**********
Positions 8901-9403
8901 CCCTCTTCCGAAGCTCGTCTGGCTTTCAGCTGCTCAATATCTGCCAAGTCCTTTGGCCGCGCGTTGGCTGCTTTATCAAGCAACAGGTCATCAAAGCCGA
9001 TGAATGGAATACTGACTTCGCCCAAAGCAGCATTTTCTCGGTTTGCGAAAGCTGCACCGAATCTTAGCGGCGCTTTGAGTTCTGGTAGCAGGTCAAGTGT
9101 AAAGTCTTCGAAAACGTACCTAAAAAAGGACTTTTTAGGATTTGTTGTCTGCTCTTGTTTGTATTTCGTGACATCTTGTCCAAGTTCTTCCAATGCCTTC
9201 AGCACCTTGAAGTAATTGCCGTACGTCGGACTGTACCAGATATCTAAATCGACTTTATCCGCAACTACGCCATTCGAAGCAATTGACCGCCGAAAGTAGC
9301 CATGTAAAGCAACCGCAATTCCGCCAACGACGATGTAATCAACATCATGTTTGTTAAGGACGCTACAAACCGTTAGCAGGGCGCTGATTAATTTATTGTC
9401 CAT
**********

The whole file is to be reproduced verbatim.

Positions 8901-9403
8901 CCCTCTTCCGAAGCTCGTCTGGCTTTCAGCTGCTCAATATCTGCCAAGTCCTTTGGCCGCGCGTTGGCTGCTTTATCAAGCAACAGGTCATCAAAGCCGA
9001 TGAATGGAATACTGACTTCGCCCAAAGCAGCATTTTCTCGGTTTGCGAAAGCTGCACCGAATCTTAGCGGCGCTTTGAGTTCTGGTAGCAGGTCAAGTGT
9101 AAAGTCTTCGAAAACGTACCTAAAAAAGGACTTTTTAGGATTTGTTGTCTGCTCTTGTTTGTATTTCGTGACATCTTGTCCAAGTTCTTCCAATGCCTTC
9201 AGCACCTTGAAGTAATTGCCGTACGTCGGACTGTACCAGATATCTAAATCGACTTTATCCGCAACTACGCCATTCGAAGCAATTGACCGCCGAAAGTAGC
9301 CATGTAAAGCAACCGCAATTCCGCCAACGACGATGTAATCAACATCATGTTTGTTAAGGACGCTACAAACCGTTAGCAGGGCGCTGATTAATTTATTGTC
9401 CAT